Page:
Wednesday, October 31, 2018

November is National Aviation History Month

Image:  Charles Lindbergh, Portrait phot, 1927.  Britannia Image Quest.

 In addition to the other events that we recognize, November is also known as National Aviation History Month.

According to the Government Book Talk website:  

    “National Aviation History Month is dedicated to exploring, recognizing and celebrating America’s great contributions and achievements in the development of aviation. Aviation history refers to the history of development of mechanical flight — from the earliest attempts in kites and gliders to powered heavier-than-air, supersonic and space flights.”

National Aviation History Month provides us an opportunity to reflect upon the high points of aviation history.  To assist with this reflection, the Al Harris Library has created a book display representing our many books on aviation.  They provide information about the men and women from all countries who have made contributions to aviation.  The books illustrate the beginnings of aviation, its use during 20th century warfare, commercial development, and space exploration.

This focus on National Aviation History Month is appropriate for Weatherford, Oklahoma and Southwestern Oklahoma State University (SWOSU) because Weatherford is the birthplace of retired astronaut General Thomas Stafford and SWOSU has experienced a successful long-time relationship with NASA.  Many SWOSU students have held internships with NASA and some SWOSU graduates have held successful careers at NASA.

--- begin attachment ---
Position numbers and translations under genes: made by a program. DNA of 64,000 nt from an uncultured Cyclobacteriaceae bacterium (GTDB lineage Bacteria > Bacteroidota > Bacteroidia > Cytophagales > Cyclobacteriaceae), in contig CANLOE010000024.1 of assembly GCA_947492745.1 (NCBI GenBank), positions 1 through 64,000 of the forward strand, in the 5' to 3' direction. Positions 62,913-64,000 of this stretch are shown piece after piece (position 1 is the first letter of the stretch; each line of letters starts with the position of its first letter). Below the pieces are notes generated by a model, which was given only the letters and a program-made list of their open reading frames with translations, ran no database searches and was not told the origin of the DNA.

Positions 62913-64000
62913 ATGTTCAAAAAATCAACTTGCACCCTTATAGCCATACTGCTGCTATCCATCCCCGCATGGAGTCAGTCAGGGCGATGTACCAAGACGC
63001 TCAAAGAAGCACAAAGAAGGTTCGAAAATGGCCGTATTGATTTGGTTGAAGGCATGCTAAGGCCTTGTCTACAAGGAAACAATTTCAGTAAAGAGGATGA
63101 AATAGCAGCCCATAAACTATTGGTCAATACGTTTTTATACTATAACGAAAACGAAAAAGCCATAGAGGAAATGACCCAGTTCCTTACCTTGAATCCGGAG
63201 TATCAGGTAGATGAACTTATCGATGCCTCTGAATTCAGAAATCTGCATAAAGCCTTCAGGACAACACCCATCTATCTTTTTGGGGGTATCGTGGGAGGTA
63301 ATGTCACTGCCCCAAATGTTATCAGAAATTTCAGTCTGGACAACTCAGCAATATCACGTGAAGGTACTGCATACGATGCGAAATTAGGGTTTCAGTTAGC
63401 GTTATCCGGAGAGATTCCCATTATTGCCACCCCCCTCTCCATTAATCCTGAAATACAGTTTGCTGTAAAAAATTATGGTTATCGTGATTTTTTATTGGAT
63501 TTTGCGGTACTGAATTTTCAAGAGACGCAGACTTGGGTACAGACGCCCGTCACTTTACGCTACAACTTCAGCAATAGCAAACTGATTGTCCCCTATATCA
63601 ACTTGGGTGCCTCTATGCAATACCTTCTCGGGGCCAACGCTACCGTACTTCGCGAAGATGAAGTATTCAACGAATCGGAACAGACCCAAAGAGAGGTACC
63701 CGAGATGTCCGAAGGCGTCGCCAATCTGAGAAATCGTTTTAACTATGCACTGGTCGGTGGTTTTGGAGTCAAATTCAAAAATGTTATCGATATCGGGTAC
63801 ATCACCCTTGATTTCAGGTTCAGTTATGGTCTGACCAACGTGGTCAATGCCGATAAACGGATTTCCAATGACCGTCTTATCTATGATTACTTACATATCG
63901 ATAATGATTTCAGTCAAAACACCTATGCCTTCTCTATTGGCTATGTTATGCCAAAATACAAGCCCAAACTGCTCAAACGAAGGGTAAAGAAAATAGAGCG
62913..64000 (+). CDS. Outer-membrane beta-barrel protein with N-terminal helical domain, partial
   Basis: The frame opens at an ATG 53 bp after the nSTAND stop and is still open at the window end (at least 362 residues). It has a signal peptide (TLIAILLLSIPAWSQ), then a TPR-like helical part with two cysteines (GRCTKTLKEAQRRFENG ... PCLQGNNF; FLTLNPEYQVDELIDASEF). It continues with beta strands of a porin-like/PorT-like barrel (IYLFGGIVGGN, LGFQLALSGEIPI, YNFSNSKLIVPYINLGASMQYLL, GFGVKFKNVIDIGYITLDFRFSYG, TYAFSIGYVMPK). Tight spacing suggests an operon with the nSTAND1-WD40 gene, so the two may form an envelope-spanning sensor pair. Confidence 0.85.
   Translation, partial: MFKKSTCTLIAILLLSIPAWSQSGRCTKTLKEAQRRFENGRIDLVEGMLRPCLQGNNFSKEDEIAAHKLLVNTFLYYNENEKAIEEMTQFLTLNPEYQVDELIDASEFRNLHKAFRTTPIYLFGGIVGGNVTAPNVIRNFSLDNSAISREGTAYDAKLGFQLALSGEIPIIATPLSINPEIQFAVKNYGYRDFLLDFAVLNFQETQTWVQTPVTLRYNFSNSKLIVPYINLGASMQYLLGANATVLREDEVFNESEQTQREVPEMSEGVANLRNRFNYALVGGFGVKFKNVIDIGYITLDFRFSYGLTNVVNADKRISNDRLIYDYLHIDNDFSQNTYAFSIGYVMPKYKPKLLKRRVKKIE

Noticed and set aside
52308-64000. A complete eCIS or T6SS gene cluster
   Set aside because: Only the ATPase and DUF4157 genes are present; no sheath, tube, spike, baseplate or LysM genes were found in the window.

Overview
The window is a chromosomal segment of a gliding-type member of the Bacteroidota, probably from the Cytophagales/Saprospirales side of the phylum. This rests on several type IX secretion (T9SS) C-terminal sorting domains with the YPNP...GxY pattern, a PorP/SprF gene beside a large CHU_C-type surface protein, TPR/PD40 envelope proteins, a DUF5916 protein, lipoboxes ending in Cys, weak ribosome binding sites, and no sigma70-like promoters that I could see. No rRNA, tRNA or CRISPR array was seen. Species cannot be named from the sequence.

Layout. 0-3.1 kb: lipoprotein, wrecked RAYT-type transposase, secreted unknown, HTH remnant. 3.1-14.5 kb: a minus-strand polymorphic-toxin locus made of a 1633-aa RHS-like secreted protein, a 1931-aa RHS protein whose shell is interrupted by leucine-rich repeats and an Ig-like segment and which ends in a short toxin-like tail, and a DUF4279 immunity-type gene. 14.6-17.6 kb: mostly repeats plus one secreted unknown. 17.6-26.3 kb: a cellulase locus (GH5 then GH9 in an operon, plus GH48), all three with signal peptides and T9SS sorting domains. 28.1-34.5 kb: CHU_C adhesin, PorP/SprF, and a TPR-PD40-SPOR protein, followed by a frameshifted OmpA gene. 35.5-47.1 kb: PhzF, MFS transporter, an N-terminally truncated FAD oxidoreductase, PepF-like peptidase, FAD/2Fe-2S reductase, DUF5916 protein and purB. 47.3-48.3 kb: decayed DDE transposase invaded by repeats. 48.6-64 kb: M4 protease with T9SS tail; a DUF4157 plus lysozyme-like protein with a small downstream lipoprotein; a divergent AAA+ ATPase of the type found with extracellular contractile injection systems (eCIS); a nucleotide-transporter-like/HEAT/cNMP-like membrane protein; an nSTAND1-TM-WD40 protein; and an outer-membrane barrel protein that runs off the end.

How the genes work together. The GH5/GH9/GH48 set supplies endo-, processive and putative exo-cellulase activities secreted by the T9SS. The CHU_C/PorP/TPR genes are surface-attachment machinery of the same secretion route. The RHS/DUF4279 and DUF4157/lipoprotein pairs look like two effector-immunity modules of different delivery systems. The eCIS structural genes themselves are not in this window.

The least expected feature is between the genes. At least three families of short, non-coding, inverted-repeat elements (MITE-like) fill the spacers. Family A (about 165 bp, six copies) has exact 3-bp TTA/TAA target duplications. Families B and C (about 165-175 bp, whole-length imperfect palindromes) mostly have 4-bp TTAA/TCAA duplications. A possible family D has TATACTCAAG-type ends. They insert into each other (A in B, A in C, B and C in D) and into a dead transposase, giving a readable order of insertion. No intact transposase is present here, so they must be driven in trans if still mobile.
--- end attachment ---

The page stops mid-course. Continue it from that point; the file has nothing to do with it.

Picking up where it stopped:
Please come by and check out books from our display!

Wednesday, September 12, 2018

Banned Books Week 2018

Many libraries, including the SWOSU Libraries, will celebrate the 2018 Banned Books Week and the freedom to read during the week of September 23-29.  Banned Books Week highlights the benefits of free and open access while drawing attention to the harms of censorship by spotlighting actual or attempted bannings of books across the United States.  Hundreds of books are challenged or removed from libraries each year.  A challenge is an attempt to remove or restrict materials, based upon the objections of a person or group, but a banning is the actual removal of those materials. 

More information on banned/challenged books can be found on the American Library Association's frequently challenged books pages.

We hope you will come by and see our displays of just some of the hundreds of books that have been banned or challenged over the years.

Come help us celebrate our freedom to read!

Friday, June 29, 2018

Travel One Book at a Time!

Are you planning a vacation this summer? This could mean staying in Oklahoma, traveling across the United States, or even seeing other parts of the world. If you’re not sure where you want to go, checking out a book may help you make that decision. 

If your time or budget is limited, you may consider vacationing in Oklahoma, because there are several interesting places in Oklahoma to visit. You can travel Oklahoma by reading Weird Oklahoma: Your Travel Guide to Oklahoma’s Local Legends and Best Kept Secrets, or a variety of books on Route 66 and others aspects of Oklahoma.  Perhaps you have always dreamed of going to New York City or leaving the country and seeing the world. If you have, reading a book can help you plan your vacation. To get better snapshots from your travels, be sure to check out Travel and Street Photography: From Snapshots to Great Shots.

Whether you have a vacation or a staycation this summer, there are many excellent books that will help you plan your vacation or make your staycation seem like you have actually visited exotic places. Take a look at the books that are available for you to check out here at the Al Harris Library and plan a great travel adventure!